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IEA CO2 Emissions Update 2010 - Bad News

Posted on 3 June 2011 by dana1981, John Abraham

This article has also been published on The Conversation, which publishes articles exclusively from individuals in the university and research sector (primarily from Australia).  We recommend checking it out.  The article has also been quoted and linked at ABC Drum.

The International Energy Agency (IEA) has released unpublished estimates of 2010 global carbon dioxide (CO2) emissions, and the news is not good.  Between 2003 and 2008, emissions had been rising at a rate faster than the IPCC worst case scenario.  However, the global recession slowed the emissions growth considerably, and in fact they actually declined slightly from 29.4 billion tons (gigatons, or Gt) CO2 in 2008, to 29 Gt in 2009.

However, despite the slow global economic recovery, 2010 saw the largest single year increase in global human CO2 emissions from energy (fossil fuels), growing a whopping 1.6 Gt from 2009, to 30.6 Gt (the previous record annual increase was 1.2 Gt from 2003 to 2004).  As illustrated in Figure 1, in 2009 we had dropped into the middle of the IPCC Special Report on Emissions Scenarios (SRES) scenarios, but the 2010 increase has pushed us back up toward the worst case scenarios once again.

EIA vs. IPCC CO2

Figure 1: IEA global human CO2 annual emissions from fossil fuels estimates vs. IPCC SRES scenario projections.  The IPCC Scenarios are based on observed CO2 emissions until 2000, at which point the projections take effect.  Also added to the Hi Rez Graphics page.

Currently, in terms of both cumulative and annual emissions, we are on track with Scenario A2, the description of which matches what's happening in the real world fairly accurately thus far:

  • Relatively slow end-use and supply-side energy efficiency improvements (compared to other scenarios).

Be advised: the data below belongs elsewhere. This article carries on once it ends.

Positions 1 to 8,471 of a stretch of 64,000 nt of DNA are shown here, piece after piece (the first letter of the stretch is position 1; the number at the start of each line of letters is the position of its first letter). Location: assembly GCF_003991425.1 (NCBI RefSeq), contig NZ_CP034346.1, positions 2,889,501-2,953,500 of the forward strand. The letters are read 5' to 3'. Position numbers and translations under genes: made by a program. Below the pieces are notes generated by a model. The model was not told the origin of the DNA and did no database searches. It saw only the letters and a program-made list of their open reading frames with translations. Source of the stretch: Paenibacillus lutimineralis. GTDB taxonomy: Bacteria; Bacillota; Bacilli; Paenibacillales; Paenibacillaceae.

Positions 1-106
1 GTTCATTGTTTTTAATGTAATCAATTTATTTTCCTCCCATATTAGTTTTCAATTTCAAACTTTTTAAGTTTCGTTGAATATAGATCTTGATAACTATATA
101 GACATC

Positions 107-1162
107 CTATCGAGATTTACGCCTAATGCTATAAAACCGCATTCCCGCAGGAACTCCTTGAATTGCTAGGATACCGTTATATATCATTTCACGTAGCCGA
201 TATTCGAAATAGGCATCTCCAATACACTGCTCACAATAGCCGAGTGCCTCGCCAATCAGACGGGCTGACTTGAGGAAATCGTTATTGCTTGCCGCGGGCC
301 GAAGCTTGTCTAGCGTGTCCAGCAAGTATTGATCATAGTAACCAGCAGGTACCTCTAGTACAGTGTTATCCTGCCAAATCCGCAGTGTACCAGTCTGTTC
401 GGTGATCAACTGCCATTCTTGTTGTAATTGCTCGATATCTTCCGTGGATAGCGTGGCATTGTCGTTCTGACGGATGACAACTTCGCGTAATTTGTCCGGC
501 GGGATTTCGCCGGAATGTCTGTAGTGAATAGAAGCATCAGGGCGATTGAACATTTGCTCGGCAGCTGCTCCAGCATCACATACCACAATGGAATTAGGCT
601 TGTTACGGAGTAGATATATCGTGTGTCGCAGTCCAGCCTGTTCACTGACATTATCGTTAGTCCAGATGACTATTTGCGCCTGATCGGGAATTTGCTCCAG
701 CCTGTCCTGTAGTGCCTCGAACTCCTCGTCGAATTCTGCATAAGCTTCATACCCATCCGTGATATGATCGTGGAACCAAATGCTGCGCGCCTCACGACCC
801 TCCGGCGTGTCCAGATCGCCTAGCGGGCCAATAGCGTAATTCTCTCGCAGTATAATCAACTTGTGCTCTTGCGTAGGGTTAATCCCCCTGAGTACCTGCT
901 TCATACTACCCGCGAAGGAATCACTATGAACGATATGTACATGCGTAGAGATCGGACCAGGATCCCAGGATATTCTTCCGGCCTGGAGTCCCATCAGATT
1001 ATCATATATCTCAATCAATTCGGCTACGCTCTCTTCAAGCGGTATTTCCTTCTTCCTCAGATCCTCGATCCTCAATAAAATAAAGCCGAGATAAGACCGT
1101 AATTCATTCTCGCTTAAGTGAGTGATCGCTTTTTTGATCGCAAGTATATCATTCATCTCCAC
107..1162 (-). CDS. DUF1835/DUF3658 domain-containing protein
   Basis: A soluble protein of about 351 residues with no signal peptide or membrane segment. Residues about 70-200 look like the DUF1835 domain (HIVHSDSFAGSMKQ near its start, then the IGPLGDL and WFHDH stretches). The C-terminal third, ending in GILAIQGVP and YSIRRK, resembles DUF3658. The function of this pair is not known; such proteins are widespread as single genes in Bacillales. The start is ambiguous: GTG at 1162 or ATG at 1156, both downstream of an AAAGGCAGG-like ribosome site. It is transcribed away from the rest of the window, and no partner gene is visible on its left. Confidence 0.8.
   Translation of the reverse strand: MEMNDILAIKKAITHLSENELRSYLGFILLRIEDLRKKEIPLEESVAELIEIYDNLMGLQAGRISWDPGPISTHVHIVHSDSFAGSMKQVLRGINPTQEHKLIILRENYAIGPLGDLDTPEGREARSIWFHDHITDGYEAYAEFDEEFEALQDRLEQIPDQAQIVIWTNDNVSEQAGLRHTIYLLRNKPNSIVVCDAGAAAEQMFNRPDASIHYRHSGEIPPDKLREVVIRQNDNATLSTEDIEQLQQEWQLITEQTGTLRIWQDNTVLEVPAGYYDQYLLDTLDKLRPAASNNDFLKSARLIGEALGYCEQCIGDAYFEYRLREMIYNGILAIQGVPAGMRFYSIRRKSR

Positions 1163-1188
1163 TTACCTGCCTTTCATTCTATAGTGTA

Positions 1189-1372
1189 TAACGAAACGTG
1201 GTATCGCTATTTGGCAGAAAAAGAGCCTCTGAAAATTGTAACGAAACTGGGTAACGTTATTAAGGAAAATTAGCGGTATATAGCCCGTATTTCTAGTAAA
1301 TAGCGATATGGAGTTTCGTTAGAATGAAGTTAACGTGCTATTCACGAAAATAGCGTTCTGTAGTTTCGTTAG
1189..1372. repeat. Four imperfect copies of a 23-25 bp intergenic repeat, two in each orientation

• Delayed development of renewable energy.
  • No barriers to the use of nuclear energy.

The major exception being that several countries are transitioning away from nuclear power in the wake of the Japanese Fukushima disaster, which could slow emissions reductions even further.  So, what does continuing on our current path look like?

Figure 2: Atmospheric CO2 concentrations as observed at Mauna Loa from 1958 to 2008 (black dashed line) and projected under six IPCC emission scenarios (solid coloured lines) (IPCC Data Distribution Centre)

Figure 3: Global surface temperature projections for IPCC Scenarios. Shading denotes the ±1 standard deviation range of individual model annual averages. The orange line is  constant CO2 concentrations at year 2000 values. The grey bars at right indicate the best estimate (solid line within each bar) and the likely range.  (Source: IPCC)

Scenario A2 puts us at 850 ppm atmospheric CO2 in 2100, with an average global surface temperature 3.5°C hotter than in 2000 (more than 4°C above pre-industrial levels).  If we return back up to Scenario A1FI (fossil fuel intensive), which we were exceeding until the global financial crisis, we're looking at 950 ppm CO2 and 4°C global warming over the 21st Century (more than 4.5°C above pre-industrial temperatures in 2100).

Clearly this is very bleak news.  In an interview with The Guardian, IEA Chief Economist Fatih Birol said:

"I am very worried. This is the worst news on emissions...It is becoming extremely challenging to remain below 2 degrees. The prospect is getting bleaker.  That is what the numbers say."

Indeed, limiting global warming to 2°C above pre-industrial temperatures, which is considered the "danger limit" but which may even be too risky, is a challenge to achieve even in the most optimistic IPCC CO2 emissions scenarios.  In fact, the UK Hadley Centre Met Office recently found that just to limit global warming to 3°C, we should have started taking serious action to reduce emissions in 2010 (Figure 4).

Hadley emissions results

Figure 4: Hadley Centre modeled warming by 2100 in various CO2 emissions scenarios (Source)